Friday, January 2, 2015

How Safe is Your Food? How Clean is Your Kitchen?

Tonight I went on a Google Quest (I coined that phrase! As far as I can Google, no one else has said it previously! Yeah yeah!) because I wondered if my chrome shelving unit in my kitchen was safe for storing dry, canned, or packaged foods.

You see, my lovely 70s kitchen doesn't have enough cabinets to store all of my dishes, small appliances and food. Plus, we don't currently have the funds to redo our entire kitchen, so I lined one of my kitchen walls with two chrome shelving units. One is wide, one is very skinny! They're your basic Target-brand chrome shelves (I totally love them!), but they aren't NSF-certified. Thus, I wondered if there is a safety issue in storing my family's food on them??

These are not my shelves, this is a Target photo. My shelves are jam-packed with a lot of food and a few miscellaneous kitchen items. :)
As you might guess, I'm a little nervous when it comes to food safety. I'm already very concerned about avoiding gluten cross-contact, so I didn't want to add to my family's food problems with metal-shelving-contamination too! Ha ha. Thankfully, when I did umpteen Google searches of chrome-shelving-safety, I couldn't find anything on the dangers of using non-NSF-certified chrome shelving units. Yay for that good news! :)

After researching, I've come to the conclusion that it's okay to store dry/canned/packaged goods on metal shelving units as long as they aren't rusted or corroding. I'm guessing it's okay to make your own shelving units out of wood, as well. By the way, be sure not to store any chemicals on your food shelves or anywhere near your food. (*Please don't sue me for my statement if something goes wrong with your food storage—I'm not an expert. If someone else knows of information about this topic, please share.)

All of that said, I will state that I absolutely feel it's best to use NSF-certified shelves if you can. I was just curious about the safety of my chrome shelves that didn't have the nifty NSF stamp on them—did I need to buy new NSF-certified ones? I'm really happy I don't have to buy new shelves, or transfer all of our stuff onto said new shelves! Whew!

While perusing many documents I found on food storage safety, I came across a gem of a jewel! This 97-page PDF, "food PROTECTION TRAINING MANUAL", is authored by New York City's Department of Mental Health and Hygeine. Here's its opening paragraph,
The New York City Department of Health and Mental Hygiene has the jurisdiction to regulate all matters affecting health in the city and to perform all those functions and operations that relate to the health of the people of the city.
I read most of the manual (I couldn't help myself, I wanted to know more about food safety!), but skimmed some parts of it. Granted, this manual is for commercial/public food establishments, but the PDF shares great tips for keeping all kitchens and food storage areas clean and free of unwanted problems—which ultimately leads to safe food and healthy people. Thus, I had to share—and I highly recommend reading it! :)

I think every kitchen (and food storage area) in America should be as clean and safe as any public food establishment in New York City—ready to be inspected by employees of The Inspector General's office at any moment! Ha ha. But really, if we expect restaurants, cafes, diners, food trucks, grocery stores, etc., to be so clean and safe, why would we expect anything less from our own homes?! I mean, most Americans spend more time eating at home than anywhere else! Well, maybe not everyone. I'm assuming a lot of people eat-out for most of their meals. Because of my children's celiac disease, my family eats 99% of our meals at home—or when we do eat away from home, our food is from our kitchen.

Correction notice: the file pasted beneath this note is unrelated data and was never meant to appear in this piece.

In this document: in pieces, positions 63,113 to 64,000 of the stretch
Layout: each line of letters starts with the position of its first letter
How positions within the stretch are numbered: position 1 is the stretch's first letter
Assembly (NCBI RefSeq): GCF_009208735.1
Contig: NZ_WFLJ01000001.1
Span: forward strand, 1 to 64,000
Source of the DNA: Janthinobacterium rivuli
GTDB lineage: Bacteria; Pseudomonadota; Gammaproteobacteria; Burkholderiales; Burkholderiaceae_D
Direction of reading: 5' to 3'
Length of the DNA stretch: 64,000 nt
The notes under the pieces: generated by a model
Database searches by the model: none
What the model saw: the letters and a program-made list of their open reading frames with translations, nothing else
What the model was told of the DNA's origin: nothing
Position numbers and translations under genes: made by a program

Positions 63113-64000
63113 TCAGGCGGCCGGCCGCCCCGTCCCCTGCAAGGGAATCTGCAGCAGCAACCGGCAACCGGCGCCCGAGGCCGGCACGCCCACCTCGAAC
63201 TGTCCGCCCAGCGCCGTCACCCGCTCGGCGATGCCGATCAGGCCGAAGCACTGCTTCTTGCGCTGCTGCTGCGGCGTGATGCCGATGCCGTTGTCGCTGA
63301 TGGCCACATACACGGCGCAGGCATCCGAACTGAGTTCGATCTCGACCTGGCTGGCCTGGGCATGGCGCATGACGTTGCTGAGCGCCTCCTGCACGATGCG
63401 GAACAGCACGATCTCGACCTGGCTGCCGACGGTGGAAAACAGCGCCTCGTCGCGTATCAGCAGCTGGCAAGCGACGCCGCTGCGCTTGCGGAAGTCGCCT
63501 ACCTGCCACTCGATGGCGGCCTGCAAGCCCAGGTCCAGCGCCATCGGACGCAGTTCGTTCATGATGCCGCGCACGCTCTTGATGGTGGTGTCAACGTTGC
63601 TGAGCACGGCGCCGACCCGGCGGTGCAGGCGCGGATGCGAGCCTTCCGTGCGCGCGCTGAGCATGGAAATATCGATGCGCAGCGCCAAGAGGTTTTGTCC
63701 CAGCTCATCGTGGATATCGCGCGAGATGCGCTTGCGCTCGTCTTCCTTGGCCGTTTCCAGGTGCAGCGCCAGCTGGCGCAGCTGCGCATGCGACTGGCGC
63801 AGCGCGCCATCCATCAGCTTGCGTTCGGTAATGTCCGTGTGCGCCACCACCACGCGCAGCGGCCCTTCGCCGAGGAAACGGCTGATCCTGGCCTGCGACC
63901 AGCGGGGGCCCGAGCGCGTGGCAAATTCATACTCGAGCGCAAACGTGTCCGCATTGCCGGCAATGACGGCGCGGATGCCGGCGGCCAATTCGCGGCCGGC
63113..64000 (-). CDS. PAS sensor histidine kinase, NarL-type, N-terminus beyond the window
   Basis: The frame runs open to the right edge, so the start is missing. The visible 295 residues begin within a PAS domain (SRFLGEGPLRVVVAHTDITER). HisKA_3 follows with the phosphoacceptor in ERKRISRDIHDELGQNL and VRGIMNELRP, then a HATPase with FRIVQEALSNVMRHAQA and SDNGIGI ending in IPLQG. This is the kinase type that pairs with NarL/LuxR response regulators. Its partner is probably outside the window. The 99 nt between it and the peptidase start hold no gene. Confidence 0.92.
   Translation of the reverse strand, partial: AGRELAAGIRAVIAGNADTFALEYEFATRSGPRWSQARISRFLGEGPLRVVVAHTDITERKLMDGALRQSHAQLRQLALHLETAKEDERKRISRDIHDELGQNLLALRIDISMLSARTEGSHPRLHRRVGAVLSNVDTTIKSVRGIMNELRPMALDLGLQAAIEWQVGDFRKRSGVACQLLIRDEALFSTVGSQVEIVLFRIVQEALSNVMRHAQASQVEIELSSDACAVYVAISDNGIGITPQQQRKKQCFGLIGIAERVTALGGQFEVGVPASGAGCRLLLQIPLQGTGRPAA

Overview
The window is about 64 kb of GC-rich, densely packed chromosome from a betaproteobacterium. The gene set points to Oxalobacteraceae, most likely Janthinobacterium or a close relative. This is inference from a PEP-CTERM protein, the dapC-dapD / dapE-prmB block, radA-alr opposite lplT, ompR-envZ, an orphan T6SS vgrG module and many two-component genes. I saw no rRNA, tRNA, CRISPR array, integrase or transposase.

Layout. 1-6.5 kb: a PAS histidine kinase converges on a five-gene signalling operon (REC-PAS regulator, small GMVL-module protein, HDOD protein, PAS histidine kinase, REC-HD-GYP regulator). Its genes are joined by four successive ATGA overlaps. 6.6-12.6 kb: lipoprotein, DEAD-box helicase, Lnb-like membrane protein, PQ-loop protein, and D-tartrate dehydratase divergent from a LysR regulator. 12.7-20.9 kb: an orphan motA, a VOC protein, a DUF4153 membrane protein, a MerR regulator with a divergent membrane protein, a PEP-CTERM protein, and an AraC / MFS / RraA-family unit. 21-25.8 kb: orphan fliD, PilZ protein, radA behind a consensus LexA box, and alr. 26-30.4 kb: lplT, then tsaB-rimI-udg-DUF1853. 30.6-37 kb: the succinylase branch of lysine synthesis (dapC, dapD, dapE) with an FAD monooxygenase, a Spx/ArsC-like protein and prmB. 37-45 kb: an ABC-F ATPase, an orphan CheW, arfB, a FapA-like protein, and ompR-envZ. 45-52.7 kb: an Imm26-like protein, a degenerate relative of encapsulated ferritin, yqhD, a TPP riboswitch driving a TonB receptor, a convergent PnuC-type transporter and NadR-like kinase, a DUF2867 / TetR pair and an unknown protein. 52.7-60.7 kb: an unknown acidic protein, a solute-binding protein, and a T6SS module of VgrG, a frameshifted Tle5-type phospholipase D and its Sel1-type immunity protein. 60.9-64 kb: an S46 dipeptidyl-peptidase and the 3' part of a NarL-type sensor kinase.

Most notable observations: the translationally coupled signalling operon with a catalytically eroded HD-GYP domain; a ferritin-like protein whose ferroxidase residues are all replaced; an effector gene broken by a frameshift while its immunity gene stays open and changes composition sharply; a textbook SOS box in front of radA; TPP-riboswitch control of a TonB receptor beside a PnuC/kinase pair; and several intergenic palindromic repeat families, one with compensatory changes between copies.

Full disclosure? When I wrote that previous paragraph, I was totally thinking of myself. Yes, my kitchen has been known to hold dirty dishes for a few days in a row. Don't get me wrong, I'm so completely safe when it comes to food preparation (and my dishes are always perfectly clean when preparing food), but kitchen cleanup is a different story. (See my post "Downton Adrie" for illumination.)

I can pinpoint the cause of my kitchen-cleanup habit back to when I was working through hypothyroidism after my daughter was born. I was simply too exhausted to finish the dishes after making dinner. I would get around to doing the dishes when I finally found the energy. Throw in the fact that, at one point, my husband and I had three children ages four and under, and we moved 11 times in 16 years of marriage, and you have neglected dishes in our kitchen. And it became a habit.

Don't blame my husband for our dirty dishes problem, either. For he was busy working 10-14 hour days and getting his Master's degree (he almost finished), and then his MBA (he graduated)! He did the dishes whenever he could. Yes, we were busy and worn out!

These days, our kitchen is much improved! :) It's clean more often than not. Yay us! But, would it be ready at a moment's notice if The Inspector General knocked on our door? Not always. Thus, I'm going to make a concerted effort to clean our kitchen after every meal. I refuse to have OCD tendencies about it because I know there are times when life happens and the dishes will simply need to remain dirty for a while, but I will do better. :)

Lastly, here's another great article on food safety "Safe Food Handling Fact Sheets" by the United States Department of Agriculture, Food Safety and Inspection Service. It has numerous PDFs that will pretty much answer any question you might have about food safety.

The good news is, I'll continue being thrilled with my space-saving happy-shiny Target shelves! I'm relieved knowing I'll sleep soundly tonight, for I won't worry one little bit about my family's food safety! :)

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